Date of this Version
J. Anim. Sci. 2016.94 doi:10.2527/jas2015-9566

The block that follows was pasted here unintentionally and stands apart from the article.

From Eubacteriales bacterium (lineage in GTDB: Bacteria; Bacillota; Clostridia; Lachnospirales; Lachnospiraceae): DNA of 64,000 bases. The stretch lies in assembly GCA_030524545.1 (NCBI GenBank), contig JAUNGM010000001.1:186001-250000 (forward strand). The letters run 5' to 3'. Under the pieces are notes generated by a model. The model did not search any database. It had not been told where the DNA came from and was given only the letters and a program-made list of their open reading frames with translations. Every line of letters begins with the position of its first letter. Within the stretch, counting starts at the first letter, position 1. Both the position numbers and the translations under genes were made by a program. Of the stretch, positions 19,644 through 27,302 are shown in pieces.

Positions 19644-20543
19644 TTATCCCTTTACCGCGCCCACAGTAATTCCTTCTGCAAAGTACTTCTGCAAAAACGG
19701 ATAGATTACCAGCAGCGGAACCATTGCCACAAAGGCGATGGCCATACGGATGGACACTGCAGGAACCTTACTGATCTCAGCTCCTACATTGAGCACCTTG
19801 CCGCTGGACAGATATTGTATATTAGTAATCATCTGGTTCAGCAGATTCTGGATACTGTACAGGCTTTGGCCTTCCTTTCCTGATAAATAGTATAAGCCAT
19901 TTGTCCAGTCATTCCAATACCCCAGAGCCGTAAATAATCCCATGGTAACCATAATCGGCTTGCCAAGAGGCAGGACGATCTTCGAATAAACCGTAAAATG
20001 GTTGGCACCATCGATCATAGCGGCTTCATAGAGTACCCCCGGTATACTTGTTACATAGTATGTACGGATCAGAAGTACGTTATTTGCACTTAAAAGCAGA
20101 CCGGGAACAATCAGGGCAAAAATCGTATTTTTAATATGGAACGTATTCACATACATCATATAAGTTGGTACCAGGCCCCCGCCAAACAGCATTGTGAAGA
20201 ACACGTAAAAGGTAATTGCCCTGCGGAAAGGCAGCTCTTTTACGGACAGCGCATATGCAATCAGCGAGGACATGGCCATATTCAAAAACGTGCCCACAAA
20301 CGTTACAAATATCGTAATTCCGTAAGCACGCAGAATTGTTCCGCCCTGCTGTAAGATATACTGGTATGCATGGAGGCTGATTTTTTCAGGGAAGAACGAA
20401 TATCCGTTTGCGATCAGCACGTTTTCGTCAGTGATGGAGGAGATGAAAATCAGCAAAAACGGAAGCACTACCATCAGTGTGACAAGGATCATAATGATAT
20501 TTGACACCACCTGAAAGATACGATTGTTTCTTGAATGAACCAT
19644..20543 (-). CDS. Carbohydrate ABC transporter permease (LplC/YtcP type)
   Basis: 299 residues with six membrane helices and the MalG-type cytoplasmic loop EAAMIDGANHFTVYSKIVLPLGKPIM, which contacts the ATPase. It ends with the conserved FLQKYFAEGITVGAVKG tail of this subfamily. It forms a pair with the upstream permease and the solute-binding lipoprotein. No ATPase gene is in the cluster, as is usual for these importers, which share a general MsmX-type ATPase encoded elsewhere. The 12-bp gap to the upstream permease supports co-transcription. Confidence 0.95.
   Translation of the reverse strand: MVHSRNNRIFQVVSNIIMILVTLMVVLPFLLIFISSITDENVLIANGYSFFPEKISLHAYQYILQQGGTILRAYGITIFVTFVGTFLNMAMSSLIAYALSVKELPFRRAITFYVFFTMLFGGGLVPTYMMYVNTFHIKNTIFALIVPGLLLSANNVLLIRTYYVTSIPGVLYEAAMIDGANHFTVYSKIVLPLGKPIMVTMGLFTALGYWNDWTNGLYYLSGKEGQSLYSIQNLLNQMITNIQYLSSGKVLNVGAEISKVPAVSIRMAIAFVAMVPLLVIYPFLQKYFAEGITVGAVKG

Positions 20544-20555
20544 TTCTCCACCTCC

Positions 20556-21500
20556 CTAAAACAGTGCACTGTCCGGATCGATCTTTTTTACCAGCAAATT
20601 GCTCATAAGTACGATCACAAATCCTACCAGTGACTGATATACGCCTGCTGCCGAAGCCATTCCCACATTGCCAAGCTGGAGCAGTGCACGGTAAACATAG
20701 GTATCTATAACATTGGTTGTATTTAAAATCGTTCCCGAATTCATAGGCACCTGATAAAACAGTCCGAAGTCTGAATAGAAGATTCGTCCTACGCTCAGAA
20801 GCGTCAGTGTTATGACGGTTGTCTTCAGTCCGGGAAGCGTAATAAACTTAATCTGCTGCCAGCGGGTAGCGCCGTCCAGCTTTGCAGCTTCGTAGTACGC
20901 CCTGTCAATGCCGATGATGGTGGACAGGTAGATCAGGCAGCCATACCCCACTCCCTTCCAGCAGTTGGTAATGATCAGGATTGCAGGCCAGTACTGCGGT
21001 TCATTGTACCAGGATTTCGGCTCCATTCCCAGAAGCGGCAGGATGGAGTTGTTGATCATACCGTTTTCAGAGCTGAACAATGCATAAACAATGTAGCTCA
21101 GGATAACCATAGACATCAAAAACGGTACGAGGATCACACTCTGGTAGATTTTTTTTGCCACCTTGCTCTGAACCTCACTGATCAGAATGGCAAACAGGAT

Cattle behavior, including measures of docility, is important to beef cattle producers not only from a human safety perspective but also due to potential correlations to economically relevant traits. Field data from the American Hereford Association was used to estimate genetic parameters for chute score (CS; n = 25,037), weaning weight (WW; n = 24,908), yearling weight (YW; n = 23,978), and intramuscular fat percentage (IMF; n = 12,566). Single-trait and bivariate animal models were used to estimate heritabilities and genetic correlations. All models included fixed effects of sex and contemporary group, defined as herd–year–season, and direct genetic and residual components were included as random effects. For CS and WW, additional random effects of maternal genetic and maternal permanent environment were also fitted. For CS, WW, YW, and IMF, heritability estimates were 0.27 ± 0.02, 0.35 ± 0.03, 0.36 ± 0.02, and 0.27 ± 0.02, respectively. Genetic correlations between CS and WW, CS and YW, CS and IMF, WW and YW, WW and IMF, and YW and IMF were –0.12 ± 0.06, –0.10 ± 0.05, –0.08 ± 0.06, 0.47 ± 0.05, –0.19 ± 0.09, and –0.41 ± 0.05, respectively. Heritability estimates for all traits suggest that they would respond favorably to selection and that selection for increased WW or YW could decrease marbling. Genetic correlations between CS and WW, YW, and IMF were all favorable but weak, suggesting that selection for improved docility will not have negative consequences on growth or carcass quality. Furthermore, maternal additive and maternal permanent environmental variances for CS were near 0, suggesting that their inclusion in National Cattle Evaluations is not warranted.